life lessons: in spring

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Maybe the most difficult time for a flower is just before its bloom.

Still tight and taut, but ready and waiting. Endlessly waiting. Eternally waiting. Impatient. Tense. And probably cranky.

But bloom it does, finally and slowly. Unfurling and stretching, open face forward into the warming sun.


The release renders the wait all that more poignant and perfect.

Necessary, after all.

So many life lessons learned just out the back door.

Spring hope.

The Verbs of Kindness

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A verb:  an action or a state of being.

No grand gestures here.

To do. To act. To be.


In no particular order:

  1. help
  2. respect
  3. include
  4. encourage
  5. care
  6. welcome
  7. listen
  8. smile
  9. praise
  10. notice
  11. offer
  12. share
  13. greet
  14. thank
  15. give
  16. invite
  17. compliment
  18. accept
  19. honor
  20. love

If you need a verb in your day … take one.

If you have a verb to add … leave one!



Only, and Just Barely

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It’s cold and dreary today. The temperature’s just north of freezing, and there’s drizzle.

In an unusual twist, however, I slept nine hours last night.

In a row.

(Look out world.)

I never know quite what to expect on the backside of a rough week. Saturday morning could arrive all kinds of grumpy and disheveled. Or maybe humbled and weary, but grateful.

This morning, I feel a little like the Cat in the Hat; I pick up all the things that are down … the cake, the rake, and the gown. A week’s worth of dishevelment awaits all around me. But I wander here and there throughout our home, setting things to rights, not in the least bit resentful – surprisingly – of the dishes once again left in the sink or the two-week high mounds of laundry in varying states of dirty, clean-but-not-folded, or folded-but-not-put-away.

Because in this Saturday’s clarity, I understand:  It’s all temporary.

The tough week. The busy. The shifting priorities. The dishes. Even the cold and drizzle.

Because like our ever-changing New England weather, what’s here today will likely be gone tomorrow. And who knows? Tomorrow may arrive sunny with scattered resentment. Or windy with a chance of anxiety.

But that’s for tomorrow to resolve. And it, too, will pass.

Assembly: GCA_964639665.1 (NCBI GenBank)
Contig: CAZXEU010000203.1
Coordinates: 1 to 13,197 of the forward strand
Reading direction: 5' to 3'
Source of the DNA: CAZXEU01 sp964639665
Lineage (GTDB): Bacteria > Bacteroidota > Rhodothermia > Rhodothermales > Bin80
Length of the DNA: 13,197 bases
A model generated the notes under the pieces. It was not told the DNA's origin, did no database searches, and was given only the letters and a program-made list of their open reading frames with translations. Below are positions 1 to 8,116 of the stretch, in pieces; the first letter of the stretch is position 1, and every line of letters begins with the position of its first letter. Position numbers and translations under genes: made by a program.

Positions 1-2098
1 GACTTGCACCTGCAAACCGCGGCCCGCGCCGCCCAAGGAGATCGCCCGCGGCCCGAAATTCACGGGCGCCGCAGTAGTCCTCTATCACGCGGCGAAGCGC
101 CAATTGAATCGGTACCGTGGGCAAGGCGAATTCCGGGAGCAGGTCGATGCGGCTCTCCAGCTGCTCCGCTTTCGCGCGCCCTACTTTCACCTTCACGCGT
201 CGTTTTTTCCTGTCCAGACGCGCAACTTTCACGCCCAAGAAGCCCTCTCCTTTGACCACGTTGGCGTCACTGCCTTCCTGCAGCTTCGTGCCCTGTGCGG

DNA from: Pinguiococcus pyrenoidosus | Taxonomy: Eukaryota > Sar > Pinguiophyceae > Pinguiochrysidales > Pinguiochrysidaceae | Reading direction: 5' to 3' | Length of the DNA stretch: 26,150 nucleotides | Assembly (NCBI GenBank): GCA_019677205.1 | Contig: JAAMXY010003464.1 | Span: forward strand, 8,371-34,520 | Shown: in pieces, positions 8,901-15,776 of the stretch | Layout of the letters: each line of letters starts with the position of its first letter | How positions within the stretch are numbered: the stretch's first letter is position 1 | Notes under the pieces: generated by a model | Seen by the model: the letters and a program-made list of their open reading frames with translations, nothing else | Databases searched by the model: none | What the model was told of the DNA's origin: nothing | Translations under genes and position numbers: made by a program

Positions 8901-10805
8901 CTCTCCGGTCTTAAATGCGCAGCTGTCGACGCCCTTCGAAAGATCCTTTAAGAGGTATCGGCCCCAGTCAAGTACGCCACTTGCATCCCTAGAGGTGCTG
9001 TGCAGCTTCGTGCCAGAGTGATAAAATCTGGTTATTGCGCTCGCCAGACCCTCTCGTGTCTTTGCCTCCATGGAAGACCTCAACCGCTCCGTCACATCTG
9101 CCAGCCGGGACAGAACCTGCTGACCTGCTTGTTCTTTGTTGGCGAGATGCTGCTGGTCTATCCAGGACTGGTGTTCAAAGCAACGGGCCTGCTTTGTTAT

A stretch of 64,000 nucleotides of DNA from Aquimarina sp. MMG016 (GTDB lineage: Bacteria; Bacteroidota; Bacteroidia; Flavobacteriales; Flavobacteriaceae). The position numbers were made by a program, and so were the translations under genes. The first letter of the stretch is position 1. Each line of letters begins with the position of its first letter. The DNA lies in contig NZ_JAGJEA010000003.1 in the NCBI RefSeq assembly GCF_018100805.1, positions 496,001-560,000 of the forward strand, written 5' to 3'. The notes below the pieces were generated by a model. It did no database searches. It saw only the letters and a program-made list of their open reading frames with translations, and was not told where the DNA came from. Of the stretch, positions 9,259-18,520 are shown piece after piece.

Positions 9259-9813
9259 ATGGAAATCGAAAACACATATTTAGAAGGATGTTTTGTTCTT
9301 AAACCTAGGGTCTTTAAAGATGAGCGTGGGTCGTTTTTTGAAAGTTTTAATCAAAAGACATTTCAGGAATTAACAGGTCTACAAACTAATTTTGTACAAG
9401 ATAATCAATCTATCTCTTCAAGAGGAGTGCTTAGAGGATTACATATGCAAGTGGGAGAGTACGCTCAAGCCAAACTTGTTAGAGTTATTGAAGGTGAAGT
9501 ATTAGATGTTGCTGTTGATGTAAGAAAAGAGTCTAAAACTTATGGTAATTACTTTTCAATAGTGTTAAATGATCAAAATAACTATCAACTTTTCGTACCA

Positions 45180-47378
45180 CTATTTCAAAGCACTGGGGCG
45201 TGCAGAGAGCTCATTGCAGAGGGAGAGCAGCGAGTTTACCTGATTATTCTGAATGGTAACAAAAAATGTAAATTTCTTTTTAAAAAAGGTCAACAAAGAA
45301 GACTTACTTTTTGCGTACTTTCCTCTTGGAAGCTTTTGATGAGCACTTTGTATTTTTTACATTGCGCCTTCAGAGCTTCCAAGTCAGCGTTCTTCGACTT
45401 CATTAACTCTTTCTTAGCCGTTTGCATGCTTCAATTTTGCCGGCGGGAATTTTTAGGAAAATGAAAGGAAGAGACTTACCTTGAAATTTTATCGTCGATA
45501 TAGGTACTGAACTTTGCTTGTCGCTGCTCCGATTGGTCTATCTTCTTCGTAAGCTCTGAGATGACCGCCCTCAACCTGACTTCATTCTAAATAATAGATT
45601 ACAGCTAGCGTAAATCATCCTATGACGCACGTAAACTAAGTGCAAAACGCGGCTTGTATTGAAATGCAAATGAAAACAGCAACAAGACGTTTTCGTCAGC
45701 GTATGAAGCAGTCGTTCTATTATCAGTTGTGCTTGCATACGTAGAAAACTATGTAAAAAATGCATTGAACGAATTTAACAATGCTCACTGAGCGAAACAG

Today, I understand that eventually my laundered and folded shirts will nest again in my dresser. If not today, then tomorrow or the day after. Soon.

Today, I pleasure in the smoothing of sheets and the sorting of mail.

Today, my hope remains undaunted by tomorrow’s forecast.

Because this Saturday morning’s arrived hopeful and expectant.

There’s a whole new day out there just waiting to be lived, and it’s only, and just barely 8 a.m.


Making Peace

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It seems like I shouldn’t have to try so hard to feel peaceful.

Shouldn’t Zen just sorta flow or something?

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Honestly, sometimes  I turn the most mundane circumstance into Much Ado About Nothing.

So I’ve been working pretty hard to simplify. And again, that feels sort of oxymoronish – should simplicity feel so complicated?

I organize. Purge. Usher all the ducks to their respective rows. And wipe clean my surfaces. (Almost) every morning begins with a clear desk. So to speak.

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But sometimes finding peace … means making peace. With yourself.

I chucked the very-long-list the other day and went for a walk in the cold, bright blue with my camera.

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Peace made.

After a Fall

dsc_0414-2I don’t how it’s possible, but I can go from feeling life-satisfied and competent one minute … to a total failure the next.

It happens. It’s not reasonable or rational. But it happens.

It happened Monday morning.

All out of nowhere and despite my very best efforts to keep it all together. 

“It all” can mean one thing on a Monday and something entirely different on a Thursday … but mostly, “it all” is life and whatever living needs doing that day.

And as much as I can try to get and keep my own ducks in a row, my life intersects with other – important to me – lives … and one phone call can scatter all the ducks to the far corners of the lake.

And that’s exactly what happened Monday morning as I readied myself for the day.

A text. Followed by a Face-time phone call. And my day went left, not right.